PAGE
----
As a double air sign libra, I'm all in on this one. After all, the Greeks not only recognized the solid/liquid/fire/water factors, but also the ethereal, which is just the catch-all term for subtle substance that we have not yet learned to observe.

Jul. 03 2012 12:12 AM
josh morgan from cambridge ma

The most likely explanation for declining effects is that the initial finding was a false positive and that there was a confirmation bias in follow up studies. There is no need to invoke supernatural explanations or to question the foundation of inductive reasoning.

Jul. 01 2012 11:52 PM
Michael J. Maierle from Milwaukee, WI

Here's my take on the 'decline effect.' Basically, there is a tendency to find what we're looking for. The first researcher hypothesizes an effect. It's bold, it's big, it get named after him or her. The next researcher is intrigued. The third researcher is interested. The fourth, dubious. Pretty soon researchers are looking for other factors that affect the outcome such as the green room or the attractive grad student. I've heard this called "motivated reasoning" or "confirmation bias."

By the way, I'm all for the "rambling, chit-chatty style of this report." To me, education is often entertaining.

Jul. 01 2012 06:33 PM

There are any number of explanations for this effect that challenge the mainstream scientific paradigm.

It could be that there are just far too many unknown but significant variables to conduct any but the most elementary behavioral experiments.

It could be that the researcher's intentions or assumptions effect the quantum probability field in which the experiment takes place.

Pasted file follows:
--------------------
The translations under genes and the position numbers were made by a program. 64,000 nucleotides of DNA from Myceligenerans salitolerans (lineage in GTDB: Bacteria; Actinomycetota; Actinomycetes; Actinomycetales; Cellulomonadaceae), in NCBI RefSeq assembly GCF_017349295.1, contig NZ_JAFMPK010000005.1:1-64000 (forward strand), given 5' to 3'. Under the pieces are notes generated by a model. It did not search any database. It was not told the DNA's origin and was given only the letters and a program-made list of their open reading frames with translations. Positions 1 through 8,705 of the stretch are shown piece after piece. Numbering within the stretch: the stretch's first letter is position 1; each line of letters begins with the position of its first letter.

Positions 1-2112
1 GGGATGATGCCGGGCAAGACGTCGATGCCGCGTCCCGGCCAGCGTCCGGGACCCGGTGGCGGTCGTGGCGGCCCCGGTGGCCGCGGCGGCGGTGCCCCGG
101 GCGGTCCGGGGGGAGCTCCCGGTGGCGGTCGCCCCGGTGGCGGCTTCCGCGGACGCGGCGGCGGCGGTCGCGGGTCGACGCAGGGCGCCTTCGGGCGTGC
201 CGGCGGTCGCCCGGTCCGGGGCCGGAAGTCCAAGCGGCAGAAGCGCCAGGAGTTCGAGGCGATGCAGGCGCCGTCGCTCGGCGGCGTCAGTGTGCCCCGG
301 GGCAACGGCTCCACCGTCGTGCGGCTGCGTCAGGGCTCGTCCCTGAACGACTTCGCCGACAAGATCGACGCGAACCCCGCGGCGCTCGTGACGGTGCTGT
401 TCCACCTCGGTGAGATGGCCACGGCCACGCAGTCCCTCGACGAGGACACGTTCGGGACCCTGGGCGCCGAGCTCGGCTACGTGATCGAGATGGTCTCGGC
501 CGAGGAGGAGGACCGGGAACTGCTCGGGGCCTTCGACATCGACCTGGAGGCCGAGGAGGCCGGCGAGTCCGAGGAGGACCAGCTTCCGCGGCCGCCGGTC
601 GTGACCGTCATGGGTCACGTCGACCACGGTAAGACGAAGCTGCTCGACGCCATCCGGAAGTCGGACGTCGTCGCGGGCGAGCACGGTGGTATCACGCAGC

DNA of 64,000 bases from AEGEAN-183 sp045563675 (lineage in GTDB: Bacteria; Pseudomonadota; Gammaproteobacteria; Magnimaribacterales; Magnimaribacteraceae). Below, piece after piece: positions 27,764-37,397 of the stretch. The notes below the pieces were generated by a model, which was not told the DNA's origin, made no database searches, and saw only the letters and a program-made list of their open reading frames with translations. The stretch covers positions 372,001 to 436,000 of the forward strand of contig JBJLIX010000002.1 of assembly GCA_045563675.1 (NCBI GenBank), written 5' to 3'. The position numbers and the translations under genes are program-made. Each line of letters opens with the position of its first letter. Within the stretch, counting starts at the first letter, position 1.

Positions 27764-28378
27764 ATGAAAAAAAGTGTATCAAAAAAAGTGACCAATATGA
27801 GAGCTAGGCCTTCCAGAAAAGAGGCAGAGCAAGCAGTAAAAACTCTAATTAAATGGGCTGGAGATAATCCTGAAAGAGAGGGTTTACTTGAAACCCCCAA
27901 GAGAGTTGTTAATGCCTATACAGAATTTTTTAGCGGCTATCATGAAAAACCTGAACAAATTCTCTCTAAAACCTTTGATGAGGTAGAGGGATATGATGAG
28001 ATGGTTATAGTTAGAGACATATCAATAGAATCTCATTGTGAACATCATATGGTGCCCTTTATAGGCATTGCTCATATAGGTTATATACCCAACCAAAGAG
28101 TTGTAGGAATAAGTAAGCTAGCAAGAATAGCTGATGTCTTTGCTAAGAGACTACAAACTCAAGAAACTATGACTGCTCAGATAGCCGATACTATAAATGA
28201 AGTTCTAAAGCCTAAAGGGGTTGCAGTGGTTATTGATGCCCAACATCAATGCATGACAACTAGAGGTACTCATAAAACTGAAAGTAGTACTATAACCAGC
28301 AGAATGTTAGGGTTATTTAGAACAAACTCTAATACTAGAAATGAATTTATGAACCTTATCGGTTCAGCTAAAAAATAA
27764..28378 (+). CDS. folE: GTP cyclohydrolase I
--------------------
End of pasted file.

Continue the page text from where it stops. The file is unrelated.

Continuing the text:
It could be that what we imagine to be an "objective" reality slowly accommodates itself to our unconscious conceptual patterns - when we no longer expect or hope for surprising outcomes we get more ordinary outcomes.

But, most importantly, this is further evidence that the most axiomatic assumptions of the scientific paradigm are not as rock solid as we've long assumed; and the lesson is that we should rely less on the scientific method as the one and only reliable path to "truth".

Jul. 01 2012 05:37 PM
Ann Cheves from Salt Lake CIty

I was surprised to not hear any mention of the Hawthorne Effect in this report.

Jul. 01 2012 04:24 PM
Jessie Henshaw from way uptown

Of course, the strong motive to replace missing information with "made up stuff" could explain the apparent "observer effect" too...

Jul. 01 2012 03:58 PM
Jessie Henshaw from way uptown

There's a whole range of "low hanging fruit" problems for search strategies.

Jul. 01 2012 03:55 PM
John Gallup from San Diego

Perhaps some of your listeners enjoy the rambling, chit-chatty style of this report, so reminiscent of Krulwich's science stories and "This American Life." I don't.

Jun. 30 2012 06:06 PM
Steve Jenkins from Holland, Michigan

Not to be too picky, but "data" doesn't actually mean "truth" as Jad Abumrad says in this report. "Datum" from the classical Latin meaning "that which is given" or "present" , use as noun of neuter past participle of "dare" to give (OED) However, Mr. Abumrad's point is well taken that we expect data to be accurate.

Great show as usual. I thinke I listened to this show when it aired before, but didn't notice this.

Steve Jenkins

Jun. 30 2012 12:27 PM